The Poll Tax initially reduced the Electoral Rolls by over 4m voters, the “bedroom tax” is still on its way to reduce the rolls by about 1.5 million voters, and the 2013 IER Act further reduced the Electoral Rolls by 5.5 million voters, with a further 7m voters are reported as likely to drop off the register by December 2015 if they do not provide identifying data.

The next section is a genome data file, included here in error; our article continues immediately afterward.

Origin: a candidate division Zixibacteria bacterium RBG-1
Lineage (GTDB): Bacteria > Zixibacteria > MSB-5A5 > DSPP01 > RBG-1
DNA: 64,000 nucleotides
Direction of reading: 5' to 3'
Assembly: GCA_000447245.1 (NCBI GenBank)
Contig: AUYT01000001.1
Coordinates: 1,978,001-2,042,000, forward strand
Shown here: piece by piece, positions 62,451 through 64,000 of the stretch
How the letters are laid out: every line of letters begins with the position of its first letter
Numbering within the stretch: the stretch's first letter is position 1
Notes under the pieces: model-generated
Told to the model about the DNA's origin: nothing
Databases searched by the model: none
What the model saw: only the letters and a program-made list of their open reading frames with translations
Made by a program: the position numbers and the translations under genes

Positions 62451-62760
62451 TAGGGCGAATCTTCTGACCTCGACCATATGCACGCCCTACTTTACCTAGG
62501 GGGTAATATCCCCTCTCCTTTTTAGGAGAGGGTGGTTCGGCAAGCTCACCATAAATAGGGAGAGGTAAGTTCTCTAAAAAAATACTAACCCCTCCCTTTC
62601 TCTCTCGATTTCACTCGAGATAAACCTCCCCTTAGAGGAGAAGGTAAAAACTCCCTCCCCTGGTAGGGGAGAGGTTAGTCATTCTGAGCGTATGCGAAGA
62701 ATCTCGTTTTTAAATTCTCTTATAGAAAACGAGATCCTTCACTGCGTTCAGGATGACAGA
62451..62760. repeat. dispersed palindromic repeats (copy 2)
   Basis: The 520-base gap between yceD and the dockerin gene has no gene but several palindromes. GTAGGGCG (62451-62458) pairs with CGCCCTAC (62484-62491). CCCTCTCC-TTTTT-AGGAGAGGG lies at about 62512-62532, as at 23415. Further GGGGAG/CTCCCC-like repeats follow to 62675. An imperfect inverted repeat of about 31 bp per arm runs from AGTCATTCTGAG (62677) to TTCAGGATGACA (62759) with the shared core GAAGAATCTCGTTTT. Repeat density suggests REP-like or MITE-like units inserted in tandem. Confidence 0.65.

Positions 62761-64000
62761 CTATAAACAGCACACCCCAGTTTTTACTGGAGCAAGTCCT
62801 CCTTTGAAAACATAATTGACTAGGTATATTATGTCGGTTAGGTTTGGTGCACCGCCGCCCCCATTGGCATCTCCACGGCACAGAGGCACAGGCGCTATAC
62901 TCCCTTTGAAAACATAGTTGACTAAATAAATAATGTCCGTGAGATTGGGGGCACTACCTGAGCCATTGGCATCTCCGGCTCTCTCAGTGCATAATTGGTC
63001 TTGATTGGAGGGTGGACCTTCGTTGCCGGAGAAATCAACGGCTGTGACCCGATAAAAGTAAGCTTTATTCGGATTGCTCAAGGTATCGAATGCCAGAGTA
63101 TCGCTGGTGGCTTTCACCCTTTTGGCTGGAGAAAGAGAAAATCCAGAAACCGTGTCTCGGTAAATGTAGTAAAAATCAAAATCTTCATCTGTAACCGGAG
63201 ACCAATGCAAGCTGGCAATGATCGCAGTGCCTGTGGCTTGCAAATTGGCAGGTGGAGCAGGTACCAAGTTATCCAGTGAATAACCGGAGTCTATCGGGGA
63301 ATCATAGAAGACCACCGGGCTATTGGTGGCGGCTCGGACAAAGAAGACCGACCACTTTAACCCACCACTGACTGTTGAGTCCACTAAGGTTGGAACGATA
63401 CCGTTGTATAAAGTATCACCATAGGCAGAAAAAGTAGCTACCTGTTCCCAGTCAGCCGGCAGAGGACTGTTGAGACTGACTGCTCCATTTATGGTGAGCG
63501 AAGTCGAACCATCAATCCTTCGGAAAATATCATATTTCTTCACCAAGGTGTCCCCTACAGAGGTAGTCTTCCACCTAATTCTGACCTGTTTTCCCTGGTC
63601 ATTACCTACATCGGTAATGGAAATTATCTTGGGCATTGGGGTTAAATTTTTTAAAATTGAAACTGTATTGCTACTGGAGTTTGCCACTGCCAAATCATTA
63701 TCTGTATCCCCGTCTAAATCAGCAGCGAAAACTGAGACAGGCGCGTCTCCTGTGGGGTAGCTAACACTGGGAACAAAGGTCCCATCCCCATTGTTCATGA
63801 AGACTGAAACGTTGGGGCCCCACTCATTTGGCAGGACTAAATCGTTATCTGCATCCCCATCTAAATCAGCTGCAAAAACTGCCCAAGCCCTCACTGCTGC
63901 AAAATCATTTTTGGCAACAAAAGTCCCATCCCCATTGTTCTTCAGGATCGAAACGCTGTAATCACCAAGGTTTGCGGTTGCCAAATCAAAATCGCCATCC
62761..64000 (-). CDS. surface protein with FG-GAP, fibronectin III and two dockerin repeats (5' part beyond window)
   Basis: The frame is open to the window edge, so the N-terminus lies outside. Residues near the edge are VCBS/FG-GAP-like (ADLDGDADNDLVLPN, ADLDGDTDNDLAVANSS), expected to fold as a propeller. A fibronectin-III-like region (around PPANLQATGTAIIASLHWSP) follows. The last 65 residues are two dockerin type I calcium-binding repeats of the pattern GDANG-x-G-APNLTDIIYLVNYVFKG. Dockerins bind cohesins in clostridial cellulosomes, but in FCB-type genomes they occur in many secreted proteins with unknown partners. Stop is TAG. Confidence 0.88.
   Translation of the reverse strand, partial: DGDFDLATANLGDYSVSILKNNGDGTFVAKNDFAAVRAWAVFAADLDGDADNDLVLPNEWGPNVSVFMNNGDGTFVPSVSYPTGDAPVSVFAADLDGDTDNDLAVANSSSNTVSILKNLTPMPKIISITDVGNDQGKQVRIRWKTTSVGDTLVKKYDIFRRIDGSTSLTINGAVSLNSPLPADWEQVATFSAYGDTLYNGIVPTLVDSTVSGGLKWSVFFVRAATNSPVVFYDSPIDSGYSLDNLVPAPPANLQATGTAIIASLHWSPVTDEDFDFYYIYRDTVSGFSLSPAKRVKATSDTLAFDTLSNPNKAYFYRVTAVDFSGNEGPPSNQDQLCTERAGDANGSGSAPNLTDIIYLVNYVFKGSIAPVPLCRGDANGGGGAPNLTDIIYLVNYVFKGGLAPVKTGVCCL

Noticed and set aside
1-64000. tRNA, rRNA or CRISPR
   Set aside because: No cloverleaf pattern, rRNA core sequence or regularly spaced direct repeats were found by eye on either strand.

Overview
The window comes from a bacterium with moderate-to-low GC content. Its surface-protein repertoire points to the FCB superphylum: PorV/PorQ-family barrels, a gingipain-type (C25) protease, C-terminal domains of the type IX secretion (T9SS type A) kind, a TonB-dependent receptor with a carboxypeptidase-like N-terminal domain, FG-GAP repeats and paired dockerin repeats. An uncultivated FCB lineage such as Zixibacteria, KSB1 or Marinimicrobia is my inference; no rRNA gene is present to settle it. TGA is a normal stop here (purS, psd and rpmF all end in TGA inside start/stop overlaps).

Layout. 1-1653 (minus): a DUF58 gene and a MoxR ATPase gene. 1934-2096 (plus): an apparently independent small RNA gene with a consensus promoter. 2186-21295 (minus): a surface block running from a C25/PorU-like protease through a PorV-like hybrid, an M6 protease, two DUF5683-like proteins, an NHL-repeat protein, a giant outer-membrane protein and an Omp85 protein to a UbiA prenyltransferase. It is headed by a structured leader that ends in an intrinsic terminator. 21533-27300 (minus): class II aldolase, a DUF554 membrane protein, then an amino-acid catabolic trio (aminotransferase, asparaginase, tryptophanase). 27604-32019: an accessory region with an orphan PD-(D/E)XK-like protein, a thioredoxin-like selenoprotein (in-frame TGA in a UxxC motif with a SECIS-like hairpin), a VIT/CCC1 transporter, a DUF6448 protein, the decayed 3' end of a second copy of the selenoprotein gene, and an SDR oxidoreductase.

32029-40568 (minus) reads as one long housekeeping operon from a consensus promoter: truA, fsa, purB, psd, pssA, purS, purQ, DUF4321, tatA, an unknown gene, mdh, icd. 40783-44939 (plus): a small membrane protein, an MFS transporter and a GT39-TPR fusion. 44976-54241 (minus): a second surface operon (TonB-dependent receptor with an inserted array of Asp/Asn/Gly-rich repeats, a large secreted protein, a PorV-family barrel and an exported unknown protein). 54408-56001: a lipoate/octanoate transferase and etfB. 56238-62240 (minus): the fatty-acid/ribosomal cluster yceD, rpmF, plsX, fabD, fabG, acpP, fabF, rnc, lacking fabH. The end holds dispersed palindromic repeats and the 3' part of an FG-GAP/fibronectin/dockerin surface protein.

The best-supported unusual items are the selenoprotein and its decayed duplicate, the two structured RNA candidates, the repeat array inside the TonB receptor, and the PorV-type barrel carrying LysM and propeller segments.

It is very, very unwise for Cameron and the Conservative Government to imagine that gerrymandering on this epic scale could possibly not be noticed and would be acceptable to the British people. The hated Poll Tax provided a fourth unlikely Conservative victory and the weak and undistinguished John Major Government. The 2013 IER Act, if a greater measure of democracy is not restored in the United Kingdom, could result in stunning Conservative victories perhaps forever. Conservative Governments could choose, as the Coalition Government has chosen, a limited subset of voters which were mainly conservative and could continue to deny the proper operation of the democratic process in the United Kingdom for much of the 21st century. Only a very unwise person could imagine that process could continue for decades.